1. Site Map - Pantex Plant

    Broader source: All U.S. Department of Energy (DOE) Office Webpages (Extended Search)

    Site Map Site Map Page Content Pantex.com Mission & Strategies Mission National Security Nuclear Explosive Operations Nuclear Material Operations HE Operations Strategies Advance HE Center of Excellence Exemplify a High Reliability Organization Health & Safety Safety Training Occupational Medicine Contractor Safety Environment Environmental Projects & Operations Regulatory Compliance Waste Operations Environmental Management System Environmental Document Library Public Meetings Doing

  2. Site characterization handbook

    SciTech Connect (OSTI)

    Not Available

    1988-06-01

    This Handbook discusses both management and technical elements that should be considered in developing a comprehensive site characterization program. Management elements typical of any project of a comparable magnitude and complexity are combined with a discussion of strategies specific to site characterization. Information specific to the technical elements involved in site characterization is based on guidance published by the Nuclear Regulatory Commission (NRC) with respect to licensing requirements for LLW disposal facilities. The objective of this Handbook is to provide a reference for both NRC Agreement States and non-Agreement States for use in developing a comprehensive site characterization program that meets the specific objectives of the State and/or site developer/licensee. Each site characterization program will vary depending on the objectives, licensing requirements, schedules/budgets, physical characteristics of the site, proposed facility design, and the specific concerns raised by government agencies and the public. Therefore, the Handbook is not a prescriptive guide to site characterization. 18 refs., 6 figs.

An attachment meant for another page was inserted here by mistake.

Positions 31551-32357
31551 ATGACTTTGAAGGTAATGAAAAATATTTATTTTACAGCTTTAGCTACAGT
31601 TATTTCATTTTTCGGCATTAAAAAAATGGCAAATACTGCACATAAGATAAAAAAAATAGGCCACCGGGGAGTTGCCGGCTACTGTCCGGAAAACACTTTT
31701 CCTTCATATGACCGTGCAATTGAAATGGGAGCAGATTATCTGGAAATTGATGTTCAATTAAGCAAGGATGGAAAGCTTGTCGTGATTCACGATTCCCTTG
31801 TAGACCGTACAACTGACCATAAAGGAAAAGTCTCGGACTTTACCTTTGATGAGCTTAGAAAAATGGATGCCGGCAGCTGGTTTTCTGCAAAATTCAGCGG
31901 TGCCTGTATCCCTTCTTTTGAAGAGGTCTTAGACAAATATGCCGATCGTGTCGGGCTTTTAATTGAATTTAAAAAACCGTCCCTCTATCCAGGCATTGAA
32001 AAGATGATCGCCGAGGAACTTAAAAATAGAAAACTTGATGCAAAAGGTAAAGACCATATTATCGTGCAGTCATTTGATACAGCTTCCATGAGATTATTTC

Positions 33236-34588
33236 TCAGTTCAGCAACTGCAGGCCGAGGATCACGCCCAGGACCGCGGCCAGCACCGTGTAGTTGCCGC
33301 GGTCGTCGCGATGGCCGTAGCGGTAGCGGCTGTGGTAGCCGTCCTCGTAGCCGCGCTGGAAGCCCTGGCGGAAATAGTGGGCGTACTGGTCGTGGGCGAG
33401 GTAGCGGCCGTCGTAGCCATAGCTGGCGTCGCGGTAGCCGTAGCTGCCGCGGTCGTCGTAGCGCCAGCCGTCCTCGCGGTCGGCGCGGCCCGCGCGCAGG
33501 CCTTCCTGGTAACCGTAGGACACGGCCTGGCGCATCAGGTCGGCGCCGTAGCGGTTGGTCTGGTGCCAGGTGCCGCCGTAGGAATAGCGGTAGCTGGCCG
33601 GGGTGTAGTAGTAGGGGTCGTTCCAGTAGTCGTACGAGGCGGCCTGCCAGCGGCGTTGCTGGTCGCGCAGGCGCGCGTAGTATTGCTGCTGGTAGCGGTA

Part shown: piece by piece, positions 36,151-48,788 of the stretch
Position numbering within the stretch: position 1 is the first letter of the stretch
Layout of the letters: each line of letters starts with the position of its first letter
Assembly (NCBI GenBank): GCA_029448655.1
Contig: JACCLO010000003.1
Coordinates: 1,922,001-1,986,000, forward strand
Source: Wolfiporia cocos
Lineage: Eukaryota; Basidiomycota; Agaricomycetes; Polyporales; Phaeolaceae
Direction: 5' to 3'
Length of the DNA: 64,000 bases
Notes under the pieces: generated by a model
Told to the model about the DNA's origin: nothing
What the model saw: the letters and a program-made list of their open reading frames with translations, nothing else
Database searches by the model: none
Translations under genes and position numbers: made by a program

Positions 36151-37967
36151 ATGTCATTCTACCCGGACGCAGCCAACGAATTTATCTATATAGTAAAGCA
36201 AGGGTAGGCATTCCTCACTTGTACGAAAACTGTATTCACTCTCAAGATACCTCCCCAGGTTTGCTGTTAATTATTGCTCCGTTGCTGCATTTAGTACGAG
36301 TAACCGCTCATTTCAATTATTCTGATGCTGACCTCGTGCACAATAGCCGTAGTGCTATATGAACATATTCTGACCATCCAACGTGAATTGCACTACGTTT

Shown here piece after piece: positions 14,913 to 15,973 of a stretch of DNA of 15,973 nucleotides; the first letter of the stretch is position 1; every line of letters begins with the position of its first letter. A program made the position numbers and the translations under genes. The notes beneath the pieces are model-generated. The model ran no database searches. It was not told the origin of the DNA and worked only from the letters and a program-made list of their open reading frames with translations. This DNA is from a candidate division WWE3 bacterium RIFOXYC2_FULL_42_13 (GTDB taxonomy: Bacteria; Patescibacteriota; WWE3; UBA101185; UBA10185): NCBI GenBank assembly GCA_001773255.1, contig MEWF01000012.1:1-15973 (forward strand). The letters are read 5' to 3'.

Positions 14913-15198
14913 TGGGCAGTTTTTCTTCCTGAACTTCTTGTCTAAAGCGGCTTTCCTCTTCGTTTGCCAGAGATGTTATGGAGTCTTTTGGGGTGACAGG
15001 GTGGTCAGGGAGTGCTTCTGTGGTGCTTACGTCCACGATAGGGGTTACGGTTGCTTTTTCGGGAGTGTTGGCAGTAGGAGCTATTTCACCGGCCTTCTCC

3. VPP Conferences - Hanford Site

    Broader source: All U.S. Department of Energy (DOE) Office Webpages (Extended Search)

    Conferences Hanford Site Voluntary Protection Program VPP Home VPP Hanford Site Champions Committee Getting Started Maintaining STAR VPP Communications VPP Conferences National Presentations Regional Presentations VPP Conferences Email Email Page | Print Print Page |Text Increase Font Size Decrease Font Size 2014 Regional and National Conferences Regional Conference Event National Conference Event

  4. Barrier erosion control test plan: Gravel mulch, vegetation, and soil water interactions

    SciTech Connect (OSTI)

    Waugh, W.J.; Link, S.O. (Pacific Northwest Lab., Richland, WA (USA))

    1988-07-01

    Soil erosion could reduce the water storage capacity of barriers that have been proposed for the disposal of near-surface waste at the US Department of Energy's Hanford Site. Gravel mixed into the top soil surface may create a self-healing veneer that greatly retards soil loss. However, gravel admixtures may also enhance infiltration of rainwater, suppress plant growth and water extraction, and lead to the leaching of underlying waste. This report describes plans for two experiments that were designed to test hypotheses concerning the interactive effects of surface gravel admixtures, revegetation, and enhanced precipitation on soil water balance and plant abundance. The first experiment is a factorial field plot set up on the site selected as a soil borrow area for the eventual construction of barriers. The treatments, arranged in a a split-split-plot design structure, include two densities of gravel admix, a mixture of native and introduced grasses, and irrigation to simulate a wetter climate. Changes in soil water storage and plant cover are monitored with neutron moisture probes and point intercept sampling, respectively. The second experiment consists of an array of 80 lysimeters containing several different barrier prototypes. Surface treatments are similar to the field-plot experiment. Drainage is collected from a valve at the base of each lysimeter tube, and evapotranspiration is estimated by subtraction. The lysimeters are also designed to be coupled to a whole-plant gas exchange system that will be used to conduct controlled experiments on evapotranspiration for modeling purposes. 56 refs., 6 figs., 8 tabs.